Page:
Wednesday, June 5, 2013

Children's Book Review, Ted


Children's Book Review by Susan Stephenson, www.thebookchook.com

Ted is a children's picture book, written and illustrated by Leila Rudge, and published by Walker Books, (2013).

A story about finding your perfect place.

Ted is a smart dog, with his own jumper. But he has lived at the pet store for as long as he can remember and nobody seems to notice him. Will Ted ever find the perfect place to live?


Ted is one of those delightful children's picture books that's as much about story as it is a feast for our eyes. Kids will feel for Ted, the smart dog with his own jumper. Maybe they even know a little dog who wears a jumper to keep him warm? They'll understand Ted's need for attention, and desire for somewhere he can feel loved and at home. At heart, Ted is a feel-good story about friendship and acceptance.

Leila Rudge is an amazing illustrator. Her sketches are child-like, yet incredibly sophisticated. But don't take my word for it, find yourself a copy of Ted soon. Kids will love the detail, especially Rudge's use of pattern, and will pore over each page. They'll appreciate the quirky humour too. Be sure to point out the end papers, and discuss their significance with your kids.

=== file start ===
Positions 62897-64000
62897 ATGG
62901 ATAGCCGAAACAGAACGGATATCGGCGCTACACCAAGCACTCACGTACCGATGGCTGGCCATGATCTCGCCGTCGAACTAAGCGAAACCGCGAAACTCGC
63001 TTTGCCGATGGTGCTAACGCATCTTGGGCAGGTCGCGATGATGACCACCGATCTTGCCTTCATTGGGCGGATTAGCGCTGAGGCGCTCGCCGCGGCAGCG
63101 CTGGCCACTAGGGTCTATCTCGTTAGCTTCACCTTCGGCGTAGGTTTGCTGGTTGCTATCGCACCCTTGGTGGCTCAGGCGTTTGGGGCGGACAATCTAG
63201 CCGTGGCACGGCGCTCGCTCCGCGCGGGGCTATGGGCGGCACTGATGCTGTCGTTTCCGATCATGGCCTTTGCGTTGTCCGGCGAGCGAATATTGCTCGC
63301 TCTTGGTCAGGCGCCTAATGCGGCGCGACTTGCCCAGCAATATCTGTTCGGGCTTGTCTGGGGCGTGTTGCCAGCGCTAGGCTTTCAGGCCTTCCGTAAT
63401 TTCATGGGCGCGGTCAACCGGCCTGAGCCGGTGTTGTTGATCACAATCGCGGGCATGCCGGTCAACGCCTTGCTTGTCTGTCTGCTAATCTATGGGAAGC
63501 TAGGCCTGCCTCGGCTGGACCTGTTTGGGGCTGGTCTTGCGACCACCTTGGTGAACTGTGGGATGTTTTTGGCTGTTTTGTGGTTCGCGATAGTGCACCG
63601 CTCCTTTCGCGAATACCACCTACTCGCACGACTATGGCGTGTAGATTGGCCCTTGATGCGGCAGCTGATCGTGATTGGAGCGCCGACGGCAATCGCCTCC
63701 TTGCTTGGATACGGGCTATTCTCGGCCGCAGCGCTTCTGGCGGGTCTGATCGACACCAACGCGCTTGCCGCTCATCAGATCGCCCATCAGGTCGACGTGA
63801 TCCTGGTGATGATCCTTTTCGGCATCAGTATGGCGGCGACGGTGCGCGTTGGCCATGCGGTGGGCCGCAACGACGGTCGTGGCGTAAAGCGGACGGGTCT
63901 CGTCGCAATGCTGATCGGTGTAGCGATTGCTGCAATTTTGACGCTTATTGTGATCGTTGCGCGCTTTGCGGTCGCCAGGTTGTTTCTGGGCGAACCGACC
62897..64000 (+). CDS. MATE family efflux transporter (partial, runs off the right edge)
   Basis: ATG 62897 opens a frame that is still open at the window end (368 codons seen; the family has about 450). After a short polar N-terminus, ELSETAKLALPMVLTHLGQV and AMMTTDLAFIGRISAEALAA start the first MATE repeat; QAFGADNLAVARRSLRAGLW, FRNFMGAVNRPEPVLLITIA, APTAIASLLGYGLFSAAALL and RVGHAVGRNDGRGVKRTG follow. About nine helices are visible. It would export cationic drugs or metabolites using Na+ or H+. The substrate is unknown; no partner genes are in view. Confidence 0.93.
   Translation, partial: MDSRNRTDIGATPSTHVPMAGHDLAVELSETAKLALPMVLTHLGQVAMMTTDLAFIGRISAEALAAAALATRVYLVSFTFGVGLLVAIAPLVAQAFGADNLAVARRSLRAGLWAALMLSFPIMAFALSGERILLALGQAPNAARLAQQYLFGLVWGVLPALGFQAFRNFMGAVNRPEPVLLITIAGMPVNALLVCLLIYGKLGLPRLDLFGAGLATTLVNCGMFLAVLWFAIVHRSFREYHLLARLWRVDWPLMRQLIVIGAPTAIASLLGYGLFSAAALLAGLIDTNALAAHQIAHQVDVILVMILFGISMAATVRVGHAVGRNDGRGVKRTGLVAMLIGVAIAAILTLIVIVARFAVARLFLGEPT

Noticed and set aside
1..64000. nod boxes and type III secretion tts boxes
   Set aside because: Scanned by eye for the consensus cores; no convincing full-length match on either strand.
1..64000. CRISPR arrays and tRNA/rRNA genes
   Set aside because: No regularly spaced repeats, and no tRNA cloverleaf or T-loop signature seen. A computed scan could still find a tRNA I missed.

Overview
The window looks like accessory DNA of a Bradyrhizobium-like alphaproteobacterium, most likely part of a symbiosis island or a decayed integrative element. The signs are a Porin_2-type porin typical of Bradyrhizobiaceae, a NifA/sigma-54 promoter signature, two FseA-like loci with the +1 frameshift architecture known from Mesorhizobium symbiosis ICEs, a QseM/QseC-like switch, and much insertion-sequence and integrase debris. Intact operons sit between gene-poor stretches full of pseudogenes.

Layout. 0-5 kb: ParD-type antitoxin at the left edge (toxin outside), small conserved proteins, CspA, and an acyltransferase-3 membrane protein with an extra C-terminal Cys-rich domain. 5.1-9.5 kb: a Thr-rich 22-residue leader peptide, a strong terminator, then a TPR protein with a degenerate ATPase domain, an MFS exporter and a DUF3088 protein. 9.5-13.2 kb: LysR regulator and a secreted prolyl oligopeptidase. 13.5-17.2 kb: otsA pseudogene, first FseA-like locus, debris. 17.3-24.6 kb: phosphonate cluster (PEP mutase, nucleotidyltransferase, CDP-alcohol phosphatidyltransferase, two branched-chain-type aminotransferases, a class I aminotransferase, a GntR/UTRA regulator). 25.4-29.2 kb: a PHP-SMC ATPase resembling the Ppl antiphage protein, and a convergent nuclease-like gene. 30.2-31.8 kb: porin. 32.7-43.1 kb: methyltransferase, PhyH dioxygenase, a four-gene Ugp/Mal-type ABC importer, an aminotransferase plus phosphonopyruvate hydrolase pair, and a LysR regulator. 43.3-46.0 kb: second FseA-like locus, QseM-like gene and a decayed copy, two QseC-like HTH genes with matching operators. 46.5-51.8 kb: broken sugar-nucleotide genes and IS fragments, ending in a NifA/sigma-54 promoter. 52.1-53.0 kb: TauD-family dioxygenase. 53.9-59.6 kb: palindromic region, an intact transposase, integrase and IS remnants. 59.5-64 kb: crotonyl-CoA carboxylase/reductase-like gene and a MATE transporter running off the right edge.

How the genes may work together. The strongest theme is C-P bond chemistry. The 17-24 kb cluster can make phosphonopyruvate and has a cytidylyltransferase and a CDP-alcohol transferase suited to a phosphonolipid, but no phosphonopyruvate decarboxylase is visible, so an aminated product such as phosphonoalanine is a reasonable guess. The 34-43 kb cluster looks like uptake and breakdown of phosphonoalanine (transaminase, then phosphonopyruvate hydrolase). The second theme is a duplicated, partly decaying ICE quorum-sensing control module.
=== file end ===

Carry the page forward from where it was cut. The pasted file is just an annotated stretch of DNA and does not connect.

I love that Walker Books have added value to this beautiful children's picture book with excellent Classroom Ideas. If you're a parent, take advantage of these free-to-download activities that will help you and your child get even more from Ted.

My book reviewing head would not at all be surprised if Ted were to win an award or three!

Find more Children's Book Reviews on The Book Chook by clicking Reviews in the right sidebar.

2 comments:

  1. The sketches are child like. How are they sophisticated? Do you mean in the settings they are portrayed?

    ReplyDelete
  2. I mean it takes a great deal of artistic skill to come across as childlike so convincingly. The detail, especially the use of pattern and the careful choice of colour, the expressions on character faces and the use of subtle body language all contribute to my belief that Rudge's work is sophisticated.

    ReplyDelete

Related Posts with Thumbnails